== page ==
How do you focus the camera at night? I remember that being my first question when I considered night photography. Until then, I did all of my shooting during the day or indoors. The only times I shot with limited light were when I was shooting sunsets and water drops. But, even then I would stop when the sun went down. In the case of of the water drops, I did my focusing with the lights on. So, I was accustomed to the camera being able to focus, since there was always a light source.

But what about focusing when there is little to no light? It’s actually a little easier than it may seem. Let me help you out.

Use a Flashlight

If you’re doing any kind of night photography, you should have a flashlight in your bag. It can serve as your best focusing aid. Shine the light on the object you’re shooting – then use the autofocus to lock in on the subject. When the subject is focus, switch to manual focus. That way the lens won’t try to autofocus, and it will keep the focus setting that you set using the flashlight.

Find a Bright Spot

If it’s not totally dark, find a light distant source and use it to lock in your focus. This can be whatever light there is. In a city – there are plenty of lights. So, it really helps to focus the camera at night. But, basically use whatever light you have available. It may only be a small bit of light – but just enough. At that point, you can make that your focus point (and leave autofocus on), or you can switch to manual focus so you can recompose your shot.

Go During the Day

If you have a chance to visit the shooting location during the day, it can be extremely beneficial. Not only for safety and familiarity (both very important), but you can also use that time to lock in your focus. During daylight, focus on a far away point, switch to manual focus, and use a piece of gaffer tape to hold the focus ring in position. Two things to consider with this method: 1. You also have to make sure you’re in the exact spot that you used to set the focus (or as close as possible) 2. you probably won’t be able to use that lens until you come back at night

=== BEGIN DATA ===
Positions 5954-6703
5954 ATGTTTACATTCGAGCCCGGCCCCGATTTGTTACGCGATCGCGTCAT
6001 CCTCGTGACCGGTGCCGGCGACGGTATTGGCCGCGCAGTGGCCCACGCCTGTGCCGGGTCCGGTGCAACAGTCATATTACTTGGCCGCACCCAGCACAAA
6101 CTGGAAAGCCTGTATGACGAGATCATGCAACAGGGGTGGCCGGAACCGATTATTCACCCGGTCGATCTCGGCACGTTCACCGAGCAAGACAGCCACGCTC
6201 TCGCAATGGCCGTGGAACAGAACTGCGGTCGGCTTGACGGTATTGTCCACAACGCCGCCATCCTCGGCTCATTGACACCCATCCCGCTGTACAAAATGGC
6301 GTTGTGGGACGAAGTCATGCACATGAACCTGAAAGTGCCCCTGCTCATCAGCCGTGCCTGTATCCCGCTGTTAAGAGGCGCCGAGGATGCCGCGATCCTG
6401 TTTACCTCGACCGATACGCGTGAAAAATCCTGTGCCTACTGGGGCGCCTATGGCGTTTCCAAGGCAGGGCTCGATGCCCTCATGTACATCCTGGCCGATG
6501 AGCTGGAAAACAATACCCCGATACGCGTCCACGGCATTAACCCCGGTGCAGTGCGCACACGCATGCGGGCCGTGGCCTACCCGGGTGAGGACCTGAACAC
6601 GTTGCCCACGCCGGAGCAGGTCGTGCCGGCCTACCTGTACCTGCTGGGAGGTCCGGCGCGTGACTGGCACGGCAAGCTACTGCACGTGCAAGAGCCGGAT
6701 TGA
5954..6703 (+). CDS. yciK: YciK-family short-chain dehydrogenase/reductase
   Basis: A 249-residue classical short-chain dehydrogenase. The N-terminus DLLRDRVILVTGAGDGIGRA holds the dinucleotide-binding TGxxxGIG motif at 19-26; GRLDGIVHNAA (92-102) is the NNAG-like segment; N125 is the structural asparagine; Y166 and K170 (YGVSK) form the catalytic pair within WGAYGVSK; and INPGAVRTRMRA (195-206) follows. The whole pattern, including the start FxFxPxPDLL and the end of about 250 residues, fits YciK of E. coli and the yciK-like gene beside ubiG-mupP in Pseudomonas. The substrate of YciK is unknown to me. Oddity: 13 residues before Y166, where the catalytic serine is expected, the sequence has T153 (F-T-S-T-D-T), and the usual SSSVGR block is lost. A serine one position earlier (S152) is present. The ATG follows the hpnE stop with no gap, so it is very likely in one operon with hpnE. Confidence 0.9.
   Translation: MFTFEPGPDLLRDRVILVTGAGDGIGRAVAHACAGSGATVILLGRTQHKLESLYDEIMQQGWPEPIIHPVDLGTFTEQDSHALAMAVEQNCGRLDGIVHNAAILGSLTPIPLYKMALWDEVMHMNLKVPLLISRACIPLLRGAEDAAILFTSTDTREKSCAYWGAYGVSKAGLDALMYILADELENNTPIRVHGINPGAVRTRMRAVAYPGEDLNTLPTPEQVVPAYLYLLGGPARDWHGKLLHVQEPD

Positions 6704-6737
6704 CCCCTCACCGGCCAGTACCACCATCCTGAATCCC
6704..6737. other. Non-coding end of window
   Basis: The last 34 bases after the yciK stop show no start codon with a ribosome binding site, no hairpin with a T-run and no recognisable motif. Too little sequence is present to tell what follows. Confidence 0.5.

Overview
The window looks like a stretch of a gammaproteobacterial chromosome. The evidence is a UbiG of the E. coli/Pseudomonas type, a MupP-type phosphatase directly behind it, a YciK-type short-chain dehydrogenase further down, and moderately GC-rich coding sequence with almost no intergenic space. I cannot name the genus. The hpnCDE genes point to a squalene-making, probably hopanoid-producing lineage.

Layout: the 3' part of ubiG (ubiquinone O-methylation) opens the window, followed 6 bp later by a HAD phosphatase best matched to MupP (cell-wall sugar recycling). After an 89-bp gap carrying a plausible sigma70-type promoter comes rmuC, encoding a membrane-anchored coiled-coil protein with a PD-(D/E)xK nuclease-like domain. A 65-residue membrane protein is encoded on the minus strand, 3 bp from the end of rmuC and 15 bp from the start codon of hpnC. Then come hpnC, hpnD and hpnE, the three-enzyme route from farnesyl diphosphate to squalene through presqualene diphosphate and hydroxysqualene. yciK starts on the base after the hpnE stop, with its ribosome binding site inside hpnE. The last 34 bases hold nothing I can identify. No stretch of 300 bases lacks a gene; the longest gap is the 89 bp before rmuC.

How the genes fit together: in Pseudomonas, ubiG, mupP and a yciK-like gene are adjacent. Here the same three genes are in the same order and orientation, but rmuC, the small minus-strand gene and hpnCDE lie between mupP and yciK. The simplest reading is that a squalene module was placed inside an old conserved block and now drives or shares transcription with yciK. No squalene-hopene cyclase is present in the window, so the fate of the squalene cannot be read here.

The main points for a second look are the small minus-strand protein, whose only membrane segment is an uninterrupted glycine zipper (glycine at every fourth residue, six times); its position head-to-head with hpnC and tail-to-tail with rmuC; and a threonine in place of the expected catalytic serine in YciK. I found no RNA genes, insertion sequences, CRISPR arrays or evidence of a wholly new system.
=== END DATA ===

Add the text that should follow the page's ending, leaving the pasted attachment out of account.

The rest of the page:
Use LiveView

When you have light and autofocus, using the viewfinder for focusing is the typical method. I personally prefer the viewfinder to Live View. But! When it’s darker – using Live View (the LCD screen) gives you a bigger screen to use for focusing. It enables you to zoom in on a particular area (either with a button or touchscreen). This way you are able to see if that area is in focus a lot better than using the viewfinder.

Hyperfocal Distance

Using hyperfocal distance to focus at night is an important technique to learn. It’s especially helpful in night photography, but it can also apply to landscape to general photography. How does it work? Using hyperfocal length to set your focus, everything from ½ of the hyperfocal distance to infinity will be in focus. 

To determine the hyperfocal length – use a calculator, like  PhotoPills app or the Online Calculator on the PhotoPills website. Just enter your camera model, aperture setting, and focal length. Set your tripod at the calculated hyperfocal distance – then use a flashlight to focus on an object in front of you. 

I used the calculator to make the image at the Mesquite Flats Sand Dunes in Death Valley National Park. I walked off the hyperfocal distance from the tree limb, I shined my flashlight on the limb. Once my focus was set, I switched to manual focus to lock it in. My plan is to purchase an electronic tape measure to help measure distance without having to estimate. I can just shoot the laser at my foreground subject and get a measurement.

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